Penn State Board of Trustees needs a “Whistleblower”

After reading the writings of one candidate for the Penn State Board of Trustees, I have the following observations:

The “lowest” rank of members of the Board of Trustees at Penn State seem to consist of those new members (of which I would like to be one), who believe that the Board is actually a deliberative body entrusted to watch over the moral, financial, and educational integrity of the University. In keeping to its original purposes — education of the citizens of Pennsylvania–according to the charter naming Penn State, the Farmer’s High School (reason for location in the geographical center of the state) as the Land Grant University in Pennsylvania.

This group has apparently seen its experience as one of heartache and disappointment. Their opinions were rarely asked for. It has been said that they are never told much of what is going on, except to receive the meeting agendas a week or so before the meetings, there is little for them to do but to attend the meetings and approve whatever is on the agenda. If they raise any serious question, they are told to meet with the appropriate administrators who will answer their concerns — after the meeting is over.” (look out, here I come)

Well, as a trustee, I think it would be my responsibility to follow up with those appropriate administrators and get the answers if I couldn’t get them from fellow board of trustee members. I might not be popular with other board members, (people who question the power brokers are not usually liked very much) but I would have pursued the answers vigorously. As I explained last week to an emeritus associate professor from Penn State in State College, I might have been on the steps of Old Main handing out leaflets to inform and/or I would have been seeking others who could have made a difference by getting the word out. I can guarantee that I wouldn’t have been standing behind a Vice Chairman looking like I had just rubber stamped and agreed with actions that were clearly illegal and morally bankrupt (broken sunshine laws, and a note with a scribbled phone number delivered at bedtime–really?). I am appalled that even now, two months after that famous meeting, that not one board member has spoken out about what happened. The minutes, which you can read here on are ambiguous and tell us little (no surprise).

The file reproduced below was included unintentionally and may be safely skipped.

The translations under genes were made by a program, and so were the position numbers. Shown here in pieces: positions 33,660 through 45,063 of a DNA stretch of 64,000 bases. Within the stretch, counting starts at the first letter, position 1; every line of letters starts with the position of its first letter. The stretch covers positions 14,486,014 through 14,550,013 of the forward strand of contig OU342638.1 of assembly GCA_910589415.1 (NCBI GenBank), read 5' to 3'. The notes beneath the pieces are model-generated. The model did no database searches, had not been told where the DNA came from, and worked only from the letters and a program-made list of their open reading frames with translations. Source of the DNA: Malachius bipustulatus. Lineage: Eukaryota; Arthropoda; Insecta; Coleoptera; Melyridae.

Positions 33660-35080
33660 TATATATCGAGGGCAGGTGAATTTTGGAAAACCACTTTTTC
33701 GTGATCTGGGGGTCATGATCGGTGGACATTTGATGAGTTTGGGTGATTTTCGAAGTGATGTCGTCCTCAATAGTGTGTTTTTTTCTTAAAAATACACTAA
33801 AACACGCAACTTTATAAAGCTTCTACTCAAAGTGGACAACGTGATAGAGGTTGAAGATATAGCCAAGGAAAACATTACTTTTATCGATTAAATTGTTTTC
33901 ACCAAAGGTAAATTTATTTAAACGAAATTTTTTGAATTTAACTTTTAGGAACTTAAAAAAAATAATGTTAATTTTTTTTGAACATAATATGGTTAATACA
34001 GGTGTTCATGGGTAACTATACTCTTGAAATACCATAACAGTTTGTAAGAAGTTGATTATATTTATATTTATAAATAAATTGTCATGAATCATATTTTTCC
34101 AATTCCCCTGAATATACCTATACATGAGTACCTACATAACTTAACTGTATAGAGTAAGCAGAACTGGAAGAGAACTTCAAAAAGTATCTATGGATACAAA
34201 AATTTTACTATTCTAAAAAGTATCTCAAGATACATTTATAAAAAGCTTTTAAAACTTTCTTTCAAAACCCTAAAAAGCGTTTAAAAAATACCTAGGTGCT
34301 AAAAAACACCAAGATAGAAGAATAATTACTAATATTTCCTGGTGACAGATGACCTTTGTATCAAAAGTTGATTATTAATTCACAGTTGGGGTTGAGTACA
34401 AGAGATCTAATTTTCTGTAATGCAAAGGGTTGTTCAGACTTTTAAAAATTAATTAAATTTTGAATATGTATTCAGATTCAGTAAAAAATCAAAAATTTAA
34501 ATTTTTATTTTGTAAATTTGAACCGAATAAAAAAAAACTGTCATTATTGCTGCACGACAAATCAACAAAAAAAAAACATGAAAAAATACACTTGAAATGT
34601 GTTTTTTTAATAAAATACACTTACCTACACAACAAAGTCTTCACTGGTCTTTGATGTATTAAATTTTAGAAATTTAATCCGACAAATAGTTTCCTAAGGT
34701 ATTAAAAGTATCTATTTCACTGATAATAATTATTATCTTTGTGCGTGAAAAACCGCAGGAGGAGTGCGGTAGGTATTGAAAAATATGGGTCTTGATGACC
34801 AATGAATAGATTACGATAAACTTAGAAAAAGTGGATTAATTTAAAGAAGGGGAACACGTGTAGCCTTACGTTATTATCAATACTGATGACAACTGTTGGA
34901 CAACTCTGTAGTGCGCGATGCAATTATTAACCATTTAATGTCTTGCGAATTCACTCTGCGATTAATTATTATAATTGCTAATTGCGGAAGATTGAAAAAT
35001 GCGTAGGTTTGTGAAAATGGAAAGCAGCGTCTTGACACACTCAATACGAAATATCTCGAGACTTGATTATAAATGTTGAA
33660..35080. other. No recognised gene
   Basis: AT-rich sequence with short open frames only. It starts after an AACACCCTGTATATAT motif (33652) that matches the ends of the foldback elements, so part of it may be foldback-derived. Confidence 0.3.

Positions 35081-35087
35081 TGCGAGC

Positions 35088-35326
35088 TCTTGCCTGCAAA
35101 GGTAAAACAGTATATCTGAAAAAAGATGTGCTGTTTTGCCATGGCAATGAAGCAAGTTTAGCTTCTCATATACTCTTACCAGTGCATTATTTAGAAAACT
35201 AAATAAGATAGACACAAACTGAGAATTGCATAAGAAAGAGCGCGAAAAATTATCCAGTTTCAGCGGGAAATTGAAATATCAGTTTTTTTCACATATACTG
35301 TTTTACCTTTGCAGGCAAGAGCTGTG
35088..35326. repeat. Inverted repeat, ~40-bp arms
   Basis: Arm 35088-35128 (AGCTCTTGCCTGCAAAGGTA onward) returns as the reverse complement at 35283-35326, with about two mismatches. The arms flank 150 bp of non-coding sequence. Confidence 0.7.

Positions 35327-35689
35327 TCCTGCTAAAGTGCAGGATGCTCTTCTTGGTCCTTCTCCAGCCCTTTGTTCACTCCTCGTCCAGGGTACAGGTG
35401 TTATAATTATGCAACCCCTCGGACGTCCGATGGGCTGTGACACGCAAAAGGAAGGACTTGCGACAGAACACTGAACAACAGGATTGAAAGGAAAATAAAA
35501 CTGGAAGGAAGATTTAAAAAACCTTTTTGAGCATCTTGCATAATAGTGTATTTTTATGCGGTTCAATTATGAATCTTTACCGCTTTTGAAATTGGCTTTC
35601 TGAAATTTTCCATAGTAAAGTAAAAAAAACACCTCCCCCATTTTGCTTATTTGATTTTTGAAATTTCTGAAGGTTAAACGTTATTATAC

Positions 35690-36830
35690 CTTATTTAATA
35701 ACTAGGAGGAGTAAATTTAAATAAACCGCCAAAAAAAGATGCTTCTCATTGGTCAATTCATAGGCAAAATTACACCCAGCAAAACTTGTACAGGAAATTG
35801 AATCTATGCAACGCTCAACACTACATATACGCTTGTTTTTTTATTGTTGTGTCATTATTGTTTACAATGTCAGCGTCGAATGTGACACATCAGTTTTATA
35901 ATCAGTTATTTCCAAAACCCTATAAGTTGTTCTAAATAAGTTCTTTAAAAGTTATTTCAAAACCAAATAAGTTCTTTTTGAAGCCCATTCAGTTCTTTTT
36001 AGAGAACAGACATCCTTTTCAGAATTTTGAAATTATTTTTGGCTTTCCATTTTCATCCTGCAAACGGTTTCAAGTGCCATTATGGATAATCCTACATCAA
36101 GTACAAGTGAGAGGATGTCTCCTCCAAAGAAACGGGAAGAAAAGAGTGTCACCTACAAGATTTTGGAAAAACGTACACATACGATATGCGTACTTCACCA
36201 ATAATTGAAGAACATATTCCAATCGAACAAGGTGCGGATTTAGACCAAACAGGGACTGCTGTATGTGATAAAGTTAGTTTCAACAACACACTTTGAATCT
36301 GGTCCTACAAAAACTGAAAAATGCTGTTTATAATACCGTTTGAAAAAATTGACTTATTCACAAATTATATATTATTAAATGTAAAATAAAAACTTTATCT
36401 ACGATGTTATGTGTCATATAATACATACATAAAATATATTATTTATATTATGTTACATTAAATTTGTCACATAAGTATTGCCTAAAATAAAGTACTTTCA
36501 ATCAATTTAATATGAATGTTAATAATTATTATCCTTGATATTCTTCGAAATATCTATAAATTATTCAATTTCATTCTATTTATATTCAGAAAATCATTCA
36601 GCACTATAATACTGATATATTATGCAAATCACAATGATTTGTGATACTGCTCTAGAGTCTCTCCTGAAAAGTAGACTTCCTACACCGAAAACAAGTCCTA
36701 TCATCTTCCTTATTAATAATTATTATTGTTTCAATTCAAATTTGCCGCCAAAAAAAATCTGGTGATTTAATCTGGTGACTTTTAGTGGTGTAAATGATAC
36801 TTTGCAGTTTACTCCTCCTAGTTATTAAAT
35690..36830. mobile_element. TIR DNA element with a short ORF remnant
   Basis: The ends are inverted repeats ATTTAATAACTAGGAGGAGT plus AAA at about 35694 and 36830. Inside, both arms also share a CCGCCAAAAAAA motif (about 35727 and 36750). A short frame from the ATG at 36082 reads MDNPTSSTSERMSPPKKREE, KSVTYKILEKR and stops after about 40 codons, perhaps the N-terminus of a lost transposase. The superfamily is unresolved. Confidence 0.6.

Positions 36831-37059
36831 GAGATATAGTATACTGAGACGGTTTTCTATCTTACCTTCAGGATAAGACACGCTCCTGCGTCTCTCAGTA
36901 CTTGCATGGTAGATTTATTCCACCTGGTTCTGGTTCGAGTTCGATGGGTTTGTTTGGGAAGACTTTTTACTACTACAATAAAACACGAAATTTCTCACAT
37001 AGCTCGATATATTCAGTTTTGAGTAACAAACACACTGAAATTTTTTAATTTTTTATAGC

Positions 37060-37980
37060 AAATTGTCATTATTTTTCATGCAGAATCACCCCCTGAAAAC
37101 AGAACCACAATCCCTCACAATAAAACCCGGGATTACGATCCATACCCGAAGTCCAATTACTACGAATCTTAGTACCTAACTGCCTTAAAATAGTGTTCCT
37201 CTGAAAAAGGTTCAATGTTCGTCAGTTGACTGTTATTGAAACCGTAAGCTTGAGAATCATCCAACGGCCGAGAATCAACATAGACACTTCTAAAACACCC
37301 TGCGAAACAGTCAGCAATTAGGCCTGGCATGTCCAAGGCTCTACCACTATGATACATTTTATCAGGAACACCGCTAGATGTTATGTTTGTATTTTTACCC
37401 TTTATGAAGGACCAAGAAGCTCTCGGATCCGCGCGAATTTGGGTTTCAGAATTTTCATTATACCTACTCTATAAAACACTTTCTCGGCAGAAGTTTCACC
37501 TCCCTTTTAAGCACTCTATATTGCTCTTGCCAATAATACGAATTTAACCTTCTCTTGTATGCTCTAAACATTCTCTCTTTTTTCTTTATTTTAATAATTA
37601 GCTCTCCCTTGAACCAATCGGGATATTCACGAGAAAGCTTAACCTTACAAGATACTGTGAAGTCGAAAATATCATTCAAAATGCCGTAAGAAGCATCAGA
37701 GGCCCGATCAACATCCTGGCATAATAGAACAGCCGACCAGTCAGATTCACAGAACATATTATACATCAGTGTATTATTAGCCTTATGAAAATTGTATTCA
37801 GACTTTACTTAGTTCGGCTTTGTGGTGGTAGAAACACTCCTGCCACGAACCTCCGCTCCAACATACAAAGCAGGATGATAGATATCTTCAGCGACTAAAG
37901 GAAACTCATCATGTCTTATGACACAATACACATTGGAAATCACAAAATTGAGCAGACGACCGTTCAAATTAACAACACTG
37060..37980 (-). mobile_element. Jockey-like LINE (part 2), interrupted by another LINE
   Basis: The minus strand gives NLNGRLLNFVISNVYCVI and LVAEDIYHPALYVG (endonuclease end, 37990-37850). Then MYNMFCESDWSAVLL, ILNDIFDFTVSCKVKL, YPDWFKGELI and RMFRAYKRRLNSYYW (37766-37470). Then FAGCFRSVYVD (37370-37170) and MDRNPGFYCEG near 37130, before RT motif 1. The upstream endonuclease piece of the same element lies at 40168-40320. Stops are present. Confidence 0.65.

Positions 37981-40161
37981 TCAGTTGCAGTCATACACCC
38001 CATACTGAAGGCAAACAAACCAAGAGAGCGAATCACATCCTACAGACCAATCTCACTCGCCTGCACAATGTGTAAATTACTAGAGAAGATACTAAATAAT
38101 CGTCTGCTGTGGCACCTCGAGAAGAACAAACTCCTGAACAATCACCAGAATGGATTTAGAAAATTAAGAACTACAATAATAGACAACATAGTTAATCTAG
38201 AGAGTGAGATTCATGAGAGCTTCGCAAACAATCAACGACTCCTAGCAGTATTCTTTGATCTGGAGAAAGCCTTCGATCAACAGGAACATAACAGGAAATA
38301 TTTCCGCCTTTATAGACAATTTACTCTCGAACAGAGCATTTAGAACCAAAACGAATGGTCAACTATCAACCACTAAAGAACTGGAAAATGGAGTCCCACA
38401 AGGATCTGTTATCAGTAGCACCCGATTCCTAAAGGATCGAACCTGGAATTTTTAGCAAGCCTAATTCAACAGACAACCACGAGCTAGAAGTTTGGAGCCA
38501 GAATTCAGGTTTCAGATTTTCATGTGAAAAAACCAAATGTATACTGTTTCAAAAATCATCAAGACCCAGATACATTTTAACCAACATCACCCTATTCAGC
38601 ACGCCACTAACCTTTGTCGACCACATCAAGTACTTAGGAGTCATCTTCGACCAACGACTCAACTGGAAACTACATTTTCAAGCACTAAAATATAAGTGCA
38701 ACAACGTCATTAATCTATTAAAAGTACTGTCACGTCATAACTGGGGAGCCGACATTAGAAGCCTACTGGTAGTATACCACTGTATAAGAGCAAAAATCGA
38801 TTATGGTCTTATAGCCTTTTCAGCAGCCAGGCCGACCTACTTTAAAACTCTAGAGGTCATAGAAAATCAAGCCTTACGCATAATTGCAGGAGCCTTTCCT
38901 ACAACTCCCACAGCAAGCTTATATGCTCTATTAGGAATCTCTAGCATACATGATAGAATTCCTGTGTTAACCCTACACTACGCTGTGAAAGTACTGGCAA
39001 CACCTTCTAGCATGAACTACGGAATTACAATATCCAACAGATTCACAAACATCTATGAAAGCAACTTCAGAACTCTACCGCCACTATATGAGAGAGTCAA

To have people running for the board who were members during the past 30 years now claiming to want to “clean house” seems a bit odd to me. If we had more whistle blowers on the board during the past 30 years, maybe the “November massacre”, the “Penn State Scandal” would not have occurred. I have been proven to be one of the 2 out of 1000 individuals that Eric Silver, a PSU sociologist, referred to in his article in the black covered Penn Stater.

I always try to work within the system first, but if all else fails, and I feel wrong has been done, it is my intention to do what I can to make it right. There are numerous examples in my life that I can show that I bucked the system, and others benefited. I hope to have the opportunity to do the same for my beloved alma mater, Penn State Forever.


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